No one was barred from the conversation back when there was a conversation

Three paragraphs from Bill Kauffman’s column in the latest issue of The American Conservative:

The War Party called the Peace Party Nazis in 1941, Communists in 1951, Soviet dupes in 1961, dirty hippies in 1971 … must I go on? In 2011, those who heed George Washington’s counsel to seek “peace and harmony with all” will be called mullah-headed appeasers of Irano-fascism.


Blame war. Blame TV. Blame the nationalization of political discourse, as regional variations and individual peculiarities are washed away by the generic slime of poli-talk shows. Radicals—even naïve Tea Partiers or idealistic left-wing kids—are dehumanized in ways unthinkable when America was a free country. No one was barred from the conversation back when there was a conversation. No dispatch ever read, “Wingnut Henry David Thoreau today issued a manifesto from his compound near Walden Pond…”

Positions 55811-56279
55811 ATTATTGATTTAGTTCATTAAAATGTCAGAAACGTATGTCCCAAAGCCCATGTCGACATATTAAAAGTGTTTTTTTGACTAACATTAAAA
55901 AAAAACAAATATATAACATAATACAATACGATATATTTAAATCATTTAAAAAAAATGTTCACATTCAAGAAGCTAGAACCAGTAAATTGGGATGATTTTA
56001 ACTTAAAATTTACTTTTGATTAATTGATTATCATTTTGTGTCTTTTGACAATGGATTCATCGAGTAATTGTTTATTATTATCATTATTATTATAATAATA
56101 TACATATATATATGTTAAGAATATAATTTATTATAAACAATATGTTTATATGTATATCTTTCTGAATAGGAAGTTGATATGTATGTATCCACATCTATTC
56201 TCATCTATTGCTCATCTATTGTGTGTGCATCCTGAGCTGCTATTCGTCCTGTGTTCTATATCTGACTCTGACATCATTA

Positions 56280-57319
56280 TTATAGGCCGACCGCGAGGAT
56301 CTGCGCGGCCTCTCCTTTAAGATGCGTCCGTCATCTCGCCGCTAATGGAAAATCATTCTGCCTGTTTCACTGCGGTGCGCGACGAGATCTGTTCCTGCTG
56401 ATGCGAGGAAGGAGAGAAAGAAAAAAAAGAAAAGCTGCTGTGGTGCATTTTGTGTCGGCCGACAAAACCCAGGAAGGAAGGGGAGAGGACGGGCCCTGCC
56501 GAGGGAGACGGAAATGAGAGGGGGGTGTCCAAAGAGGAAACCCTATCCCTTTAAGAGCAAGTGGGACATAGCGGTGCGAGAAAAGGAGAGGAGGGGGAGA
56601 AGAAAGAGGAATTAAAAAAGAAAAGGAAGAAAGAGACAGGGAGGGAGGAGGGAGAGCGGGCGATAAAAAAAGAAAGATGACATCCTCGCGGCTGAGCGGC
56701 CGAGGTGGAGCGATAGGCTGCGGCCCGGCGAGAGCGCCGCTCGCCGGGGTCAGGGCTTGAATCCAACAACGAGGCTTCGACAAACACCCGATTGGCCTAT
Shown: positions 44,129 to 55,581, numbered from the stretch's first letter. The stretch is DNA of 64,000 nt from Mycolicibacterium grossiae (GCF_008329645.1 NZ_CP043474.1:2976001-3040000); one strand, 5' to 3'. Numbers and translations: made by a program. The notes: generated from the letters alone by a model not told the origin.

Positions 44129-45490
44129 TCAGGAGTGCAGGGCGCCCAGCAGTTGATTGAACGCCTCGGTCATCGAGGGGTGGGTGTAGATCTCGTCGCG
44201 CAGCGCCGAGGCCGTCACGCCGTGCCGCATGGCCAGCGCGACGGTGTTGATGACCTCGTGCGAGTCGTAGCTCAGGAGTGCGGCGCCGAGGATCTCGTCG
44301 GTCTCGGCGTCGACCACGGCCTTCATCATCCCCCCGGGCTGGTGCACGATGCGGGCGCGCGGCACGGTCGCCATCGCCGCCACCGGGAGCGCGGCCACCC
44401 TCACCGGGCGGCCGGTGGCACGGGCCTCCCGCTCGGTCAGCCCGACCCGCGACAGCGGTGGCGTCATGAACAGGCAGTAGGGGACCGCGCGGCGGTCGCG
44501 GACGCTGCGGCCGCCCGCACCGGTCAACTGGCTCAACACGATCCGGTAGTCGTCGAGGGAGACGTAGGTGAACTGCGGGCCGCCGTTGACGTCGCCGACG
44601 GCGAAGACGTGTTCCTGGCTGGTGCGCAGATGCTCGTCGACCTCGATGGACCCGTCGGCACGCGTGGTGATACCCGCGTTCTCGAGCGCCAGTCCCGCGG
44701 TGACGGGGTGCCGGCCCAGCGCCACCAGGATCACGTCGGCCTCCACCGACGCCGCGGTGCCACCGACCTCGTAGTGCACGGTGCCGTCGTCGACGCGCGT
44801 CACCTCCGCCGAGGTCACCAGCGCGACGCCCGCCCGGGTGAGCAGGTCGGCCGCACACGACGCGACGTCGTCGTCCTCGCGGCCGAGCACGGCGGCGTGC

The squeezing out even of establishment dissent—especially since 9/11—has left us with an antiwar movement so feeble it makes the Esperanto lobby look like the AARP. Enter the new organization Come Home, America, its name taken from the magnificent 1972 acceptance speech delivered by George McGovern in the last unscripted Democratic convention.

I don’t agree that there was ever a time in the USA when “no one was excluded from the conversation”; when Thoreau published Walden in 1854, after all, chattel slavery existed in 15 states, women’s suffrage in none, and the one thing every US voter could support was war against Native Americans.  That said, Come Home, America and its goal of a left-right coalition against militarism seem to be worth a cheer or two.

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